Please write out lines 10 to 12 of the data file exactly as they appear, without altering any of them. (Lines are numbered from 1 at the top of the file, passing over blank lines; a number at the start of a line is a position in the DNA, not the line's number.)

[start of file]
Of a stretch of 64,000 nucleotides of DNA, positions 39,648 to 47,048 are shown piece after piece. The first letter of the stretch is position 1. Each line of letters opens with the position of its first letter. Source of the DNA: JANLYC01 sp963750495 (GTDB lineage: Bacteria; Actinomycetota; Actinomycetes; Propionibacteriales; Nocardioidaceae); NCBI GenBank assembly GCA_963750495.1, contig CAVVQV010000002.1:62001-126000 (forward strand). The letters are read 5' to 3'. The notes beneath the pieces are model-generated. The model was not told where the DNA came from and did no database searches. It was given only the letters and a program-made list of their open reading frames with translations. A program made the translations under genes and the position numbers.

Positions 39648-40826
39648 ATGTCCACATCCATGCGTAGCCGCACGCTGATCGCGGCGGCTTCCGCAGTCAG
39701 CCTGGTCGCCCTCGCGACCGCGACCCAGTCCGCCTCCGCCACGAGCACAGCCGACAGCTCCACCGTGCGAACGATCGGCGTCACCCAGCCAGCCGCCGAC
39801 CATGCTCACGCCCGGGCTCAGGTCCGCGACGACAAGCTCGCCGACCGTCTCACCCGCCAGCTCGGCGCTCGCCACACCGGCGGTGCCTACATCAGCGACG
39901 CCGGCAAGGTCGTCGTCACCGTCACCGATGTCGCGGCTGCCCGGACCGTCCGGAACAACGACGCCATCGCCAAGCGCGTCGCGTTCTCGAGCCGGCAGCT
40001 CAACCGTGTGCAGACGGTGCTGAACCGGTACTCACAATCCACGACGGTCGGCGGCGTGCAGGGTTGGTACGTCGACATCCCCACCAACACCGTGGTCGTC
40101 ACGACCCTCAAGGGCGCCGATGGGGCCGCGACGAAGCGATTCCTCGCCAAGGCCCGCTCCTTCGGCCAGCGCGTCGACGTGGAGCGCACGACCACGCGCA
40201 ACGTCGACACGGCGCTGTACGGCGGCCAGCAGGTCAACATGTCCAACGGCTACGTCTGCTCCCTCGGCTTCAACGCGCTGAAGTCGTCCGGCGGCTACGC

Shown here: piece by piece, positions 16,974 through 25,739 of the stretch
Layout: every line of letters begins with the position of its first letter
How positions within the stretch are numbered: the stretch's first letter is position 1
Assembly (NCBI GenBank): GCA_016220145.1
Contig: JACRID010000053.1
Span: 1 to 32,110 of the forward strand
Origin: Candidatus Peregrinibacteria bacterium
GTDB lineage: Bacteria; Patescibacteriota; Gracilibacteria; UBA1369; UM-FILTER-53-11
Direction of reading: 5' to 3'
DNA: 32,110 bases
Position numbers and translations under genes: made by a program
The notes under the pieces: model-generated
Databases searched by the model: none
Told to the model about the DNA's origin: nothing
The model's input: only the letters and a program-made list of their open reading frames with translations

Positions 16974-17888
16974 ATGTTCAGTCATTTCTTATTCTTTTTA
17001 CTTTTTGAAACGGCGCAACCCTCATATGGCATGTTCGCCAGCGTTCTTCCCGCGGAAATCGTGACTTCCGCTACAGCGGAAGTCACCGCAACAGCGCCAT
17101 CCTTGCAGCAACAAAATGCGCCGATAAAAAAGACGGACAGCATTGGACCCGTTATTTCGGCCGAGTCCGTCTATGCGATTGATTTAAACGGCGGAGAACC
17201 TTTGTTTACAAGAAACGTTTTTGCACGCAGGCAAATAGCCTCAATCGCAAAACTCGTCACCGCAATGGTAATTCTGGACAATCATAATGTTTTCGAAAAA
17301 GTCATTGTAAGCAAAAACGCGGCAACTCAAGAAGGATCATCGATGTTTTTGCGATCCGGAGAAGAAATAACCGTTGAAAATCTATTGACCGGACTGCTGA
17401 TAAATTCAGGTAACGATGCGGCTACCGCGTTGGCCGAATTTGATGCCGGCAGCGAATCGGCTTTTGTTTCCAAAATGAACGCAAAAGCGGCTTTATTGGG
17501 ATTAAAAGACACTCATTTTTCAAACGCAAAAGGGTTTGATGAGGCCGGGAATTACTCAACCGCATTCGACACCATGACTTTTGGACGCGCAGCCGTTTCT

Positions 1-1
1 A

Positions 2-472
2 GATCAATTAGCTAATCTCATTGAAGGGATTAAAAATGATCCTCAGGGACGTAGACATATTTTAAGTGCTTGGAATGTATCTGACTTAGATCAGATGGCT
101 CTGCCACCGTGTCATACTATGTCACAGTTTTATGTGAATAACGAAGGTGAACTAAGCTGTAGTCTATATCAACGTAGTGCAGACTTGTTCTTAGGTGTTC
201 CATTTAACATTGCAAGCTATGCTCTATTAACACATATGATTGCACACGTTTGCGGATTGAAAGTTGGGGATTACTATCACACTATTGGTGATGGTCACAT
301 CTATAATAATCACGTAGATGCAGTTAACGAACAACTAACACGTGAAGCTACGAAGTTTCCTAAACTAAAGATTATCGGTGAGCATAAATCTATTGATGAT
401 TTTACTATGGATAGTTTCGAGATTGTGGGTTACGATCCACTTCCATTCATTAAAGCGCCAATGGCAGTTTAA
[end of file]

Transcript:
Shown here: piece by piece, positions 16,974 through 25,739 of the stretch
Layout: every line of letters begins with the position of its first letter
How positions within the stretch are numbered: the stretch's first letter is position 1